Ninjutsu Techniques – The Three Sub-Sets of The Ninja’s Ninpo–Taijutsu Hand-To-Hand Combat Method
Contrary to popular belief, the ninjutsu techniques that make up ninpo-taijutsu, the self-defense and hand-to-hand combat method of the ninja are not merely a mixture of conventional martial arts styles and systems. Ninjutsu training is not like modern mma or mixed martial arts, in that there is a common philosophy and set of principles and concepts which underlie all ninjutsu techniques. This article outlines the three sub-sets, or classifications within ninpo-taijutsu – the ninja’s armed and unarmed self-defense and personal protection method.
As I said, “contrary to popular belief,” because most people familiar with martial arts training believe that ninjutsu training is simply a mixture of many different martial arts that you can find being practiced today. You know, take some karate kicking and throw in some judo throws, add some aikido locks and take-downs, and then toss in some cool weapons and voila!
You have a martial art “style” that we can call “Ninjutsu!”
Sorry folks, just ain’t so!
But, if you’re not careful, you could find yourself following some karate or jujitsu guy on YouTube simply because he says that what he’s doing is ninjutsu training. And, as we know from other areas of our lives, just because we call something by a certain name… doesn’t make it “that” thing!
So, what are the three sub-classifications of ninjutsu techniques – specifically the ninja’s ninpo-taijutsu, unarmed, hand-to-hand combat skills? Well, first it would be helpful to outline exactly what this thing called “Ninpo-Taijutsu” actually is.
Ninpo-taijutsu, sometimes called budo-taijutsu, is the Ninja warrior‘s “body art” or skills with the body. This system of self-protection relies on natural laws and using the body in a relaxed, natural way – rather than trying to imitate an animal or move in a step-by-step, robotic fashion.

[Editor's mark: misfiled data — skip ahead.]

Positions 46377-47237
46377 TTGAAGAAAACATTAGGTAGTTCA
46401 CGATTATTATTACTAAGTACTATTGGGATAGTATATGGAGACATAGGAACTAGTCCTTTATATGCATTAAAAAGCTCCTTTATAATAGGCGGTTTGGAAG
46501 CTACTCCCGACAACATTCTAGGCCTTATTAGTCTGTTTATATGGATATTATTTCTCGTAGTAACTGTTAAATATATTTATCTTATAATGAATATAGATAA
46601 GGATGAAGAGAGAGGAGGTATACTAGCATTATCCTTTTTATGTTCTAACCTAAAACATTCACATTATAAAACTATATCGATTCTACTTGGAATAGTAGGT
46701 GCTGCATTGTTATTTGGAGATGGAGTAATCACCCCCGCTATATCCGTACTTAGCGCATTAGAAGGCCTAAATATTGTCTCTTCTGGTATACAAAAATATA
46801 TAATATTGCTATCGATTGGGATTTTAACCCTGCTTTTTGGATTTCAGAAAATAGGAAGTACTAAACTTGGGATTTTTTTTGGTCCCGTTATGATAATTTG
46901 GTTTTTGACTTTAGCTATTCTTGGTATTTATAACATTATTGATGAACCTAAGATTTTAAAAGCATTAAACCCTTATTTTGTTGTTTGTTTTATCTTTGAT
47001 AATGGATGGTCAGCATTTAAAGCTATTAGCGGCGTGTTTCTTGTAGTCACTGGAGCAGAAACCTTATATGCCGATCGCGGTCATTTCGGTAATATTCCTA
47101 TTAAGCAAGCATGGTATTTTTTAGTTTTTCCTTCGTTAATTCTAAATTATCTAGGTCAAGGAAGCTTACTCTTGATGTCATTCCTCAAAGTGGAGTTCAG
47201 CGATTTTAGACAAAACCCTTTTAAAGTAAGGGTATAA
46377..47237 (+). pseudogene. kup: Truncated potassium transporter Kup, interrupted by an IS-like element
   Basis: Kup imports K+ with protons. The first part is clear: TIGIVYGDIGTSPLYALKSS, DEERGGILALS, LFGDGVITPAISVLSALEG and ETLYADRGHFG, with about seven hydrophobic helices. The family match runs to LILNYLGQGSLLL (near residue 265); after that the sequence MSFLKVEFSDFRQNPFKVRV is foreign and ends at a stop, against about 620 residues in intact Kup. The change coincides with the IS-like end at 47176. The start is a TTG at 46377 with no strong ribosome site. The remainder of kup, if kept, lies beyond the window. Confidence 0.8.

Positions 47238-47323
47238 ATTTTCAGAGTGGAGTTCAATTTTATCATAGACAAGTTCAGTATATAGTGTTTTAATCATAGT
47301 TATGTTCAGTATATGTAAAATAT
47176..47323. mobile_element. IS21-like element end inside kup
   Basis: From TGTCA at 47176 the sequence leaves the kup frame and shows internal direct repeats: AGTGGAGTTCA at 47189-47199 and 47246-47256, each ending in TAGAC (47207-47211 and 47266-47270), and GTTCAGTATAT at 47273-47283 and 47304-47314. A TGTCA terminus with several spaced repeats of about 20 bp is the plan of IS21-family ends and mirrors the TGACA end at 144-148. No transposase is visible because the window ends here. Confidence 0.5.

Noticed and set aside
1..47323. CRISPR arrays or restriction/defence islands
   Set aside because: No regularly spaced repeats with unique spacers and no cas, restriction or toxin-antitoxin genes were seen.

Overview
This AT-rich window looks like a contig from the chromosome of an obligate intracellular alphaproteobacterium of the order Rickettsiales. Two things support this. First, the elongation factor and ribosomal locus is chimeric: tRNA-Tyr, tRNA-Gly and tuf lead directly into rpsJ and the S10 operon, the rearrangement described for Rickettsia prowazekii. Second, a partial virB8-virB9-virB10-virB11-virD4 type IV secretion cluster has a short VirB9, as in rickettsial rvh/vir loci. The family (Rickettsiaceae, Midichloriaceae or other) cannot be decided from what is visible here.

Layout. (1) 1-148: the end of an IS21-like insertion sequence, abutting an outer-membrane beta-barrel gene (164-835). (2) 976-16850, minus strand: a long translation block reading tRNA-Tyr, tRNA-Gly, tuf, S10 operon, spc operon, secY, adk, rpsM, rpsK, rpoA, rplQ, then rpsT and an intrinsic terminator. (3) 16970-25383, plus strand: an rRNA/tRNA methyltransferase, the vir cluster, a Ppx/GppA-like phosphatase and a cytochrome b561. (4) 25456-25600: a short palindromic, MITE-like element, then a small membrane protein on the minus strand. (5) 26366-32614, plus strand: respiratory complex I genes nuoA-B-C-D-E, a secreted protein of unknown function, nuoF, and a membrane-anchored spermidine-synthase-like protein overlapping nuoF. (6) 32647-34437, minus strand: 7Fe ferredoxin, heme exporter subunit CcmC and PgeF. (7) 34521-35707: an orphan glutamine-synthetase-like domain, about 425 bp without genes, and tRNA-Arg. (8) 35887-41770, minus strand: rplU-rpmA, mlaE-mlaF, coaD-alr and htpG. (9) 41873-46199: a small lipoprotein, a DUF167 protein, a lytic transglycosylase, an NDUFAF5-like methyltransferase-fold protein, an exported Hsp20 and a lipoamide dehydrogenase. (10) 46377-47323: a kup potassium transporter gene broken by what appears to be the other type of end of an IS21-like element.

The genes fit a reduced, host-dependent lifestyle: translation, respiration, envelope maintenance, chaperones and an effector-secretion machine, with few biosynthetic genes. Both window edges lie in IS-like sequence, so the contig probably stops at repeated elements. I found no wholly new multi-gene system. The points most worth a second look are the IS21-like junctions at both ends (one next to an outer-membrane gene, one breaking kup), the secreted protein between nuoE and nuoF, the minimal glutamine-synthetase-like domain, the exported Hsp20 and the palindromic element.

In that light, there are many things that can be done to, and by, the human body in a self-defense encounter. And ninjutsu techniques rely on the understanding that there are an infinite number of scenarios that could happen, and that we never know exactly what kind of situation, or attacker, we will be forced to deal with.
This is very different from the stylized or sport forms where the environment and system is set and rigidly controlled. The student involved in authentic ninjutsu training works to make sure that his or her body is ready, willing, and able to not only handle many different scenarios, but also to be able to fit into, and execute the right kind of techniques, tactics, and strategies that are best suited for handling precisely that kind of situation.
To be best prepared for handling the greatest number and types of attack situations, the ninja studies to perfect skills which fall into 3 general sub-classifications of ninpo-taijutsu. From these base-level skill classifications then arise all of the advanced level ninjutsu techniques that allow the shinobi warrior to have just the right technique for any particular situation that he or she might be forced to face.
The three sub-sets of ninjutsu techniques and skills are:
Dakentaijutsu – These are the ninja warrior’s “body striking skills” and, as such, include methods for striking the opponent’s skeletal structure, stabbing and striking muscles and pressure points, and using unorthodox parts of the body as striking implements to totally throw the attacker off guard during a fight.
Jutaijutsu – Often mistranslated as “grappling skills,” the ninja’s jutaijutsu methods use a “soft” approach take the assailant off-balance before executing locks, holds, throws, and the like. But, even though this list still appears to include what most would term “grappling” techniques, the ninja’s taijutsu self defense method does not include techniques that “man-handle” someone, as much as positioning them where they can no longer stand up!
Taihenjutsu – These are the skills that makes the art of the ninja stand out. This area of study allows the ninjutsu practitioner to maneuver his or her body into and out of situations through the use of leaping, climbing, rolling, and body-dropping skills. Also included in the ninja’s taihenjutsu methods is the concept of hodoki or “escaping” from the locks, holds, and throws of others.
A thorough understanding of, and ability with, these skill areas allows the ninja to be able to handle striking attacks, grabbing and wrestling attacks, as well as to be able to handle attacks and dangers that require that they go to the ground or handle a much more skilled assailant who takes the advantage early in the confrontation.
Are you serious about mastering the art of ninjutsu, and understanding what gives ninjutsu techniques there power? Do you want to know what it takes to progress through the levels of self-defense mastery in this powerful martial art?